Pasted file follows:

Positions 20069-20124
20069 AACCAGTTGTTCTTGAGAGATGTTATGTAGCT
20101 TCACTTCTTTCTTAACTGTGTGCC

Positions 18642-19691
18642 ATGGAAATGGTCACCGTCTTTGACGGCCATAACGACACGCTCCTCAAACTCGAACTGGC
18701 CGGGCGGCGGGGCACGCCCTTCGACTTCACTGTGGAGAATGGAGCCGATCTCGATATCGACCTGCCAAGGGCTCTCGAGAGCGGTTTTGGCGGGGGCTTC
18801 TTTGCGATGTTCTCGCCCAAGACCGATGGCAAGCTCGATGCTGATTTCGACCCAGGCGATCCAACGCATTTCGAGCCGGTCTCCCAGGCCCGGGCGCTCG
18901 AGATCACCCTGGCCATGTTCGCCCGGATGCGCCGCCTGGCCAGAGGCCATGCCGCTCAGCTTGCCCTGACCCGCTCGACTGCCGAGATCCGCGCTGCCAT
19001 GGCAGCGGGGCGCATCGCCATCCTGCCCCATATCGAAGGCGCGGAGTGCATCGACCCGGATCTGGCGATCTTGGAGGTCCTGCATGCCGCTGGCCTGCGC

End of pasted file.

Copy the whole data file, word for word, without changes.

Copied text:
Positions 20069-20124
20069 AACCAGTTGTTCTTGAGAGATGTTATGTAGCT
20101 TCACTTCTTTCTTAACTGTGTGCC

Positions 18642-19691
18642 ATGGAAATGGTCACCGTCTTTGACGGCCATAACGACACGCTCCTCAAACTCGAACTGGC
18701 CGGGCGGCGGGGCACGCCCTTCGACTTCACTGTGGAGAATGGAGCCGATCTCGATATCGACCTGCCAAGGGCTCTCGAGAGCGGTTTTGGCGGGGGCTTC
18801 TTTGCGATGTTCTCGCCCAAGACCGATGGCAAGCTCGATGCTGATTTCGACCCAGGCGATCCAACGCATTTCGAGCCGGTCTCCCAGGCCCGGGCGCTCG
18901 AGATCACCCTGGCCATGTTCGCCCGGATGCGCCGCCTGGCCAGAGGCCATGCCGCTCAGCTTGCCCTGACCCGCTCGACTGCCGAGATCCGCGCTGCCAT
19001 GGCAGCGGGGCGCATCGCCATCCTGCCCCATATCGAAGGCGCGGAGTGCATCGACCCGGATCTGGCGATCTTGGAGGTCCTGCATGCCGCTGGCCTGCGC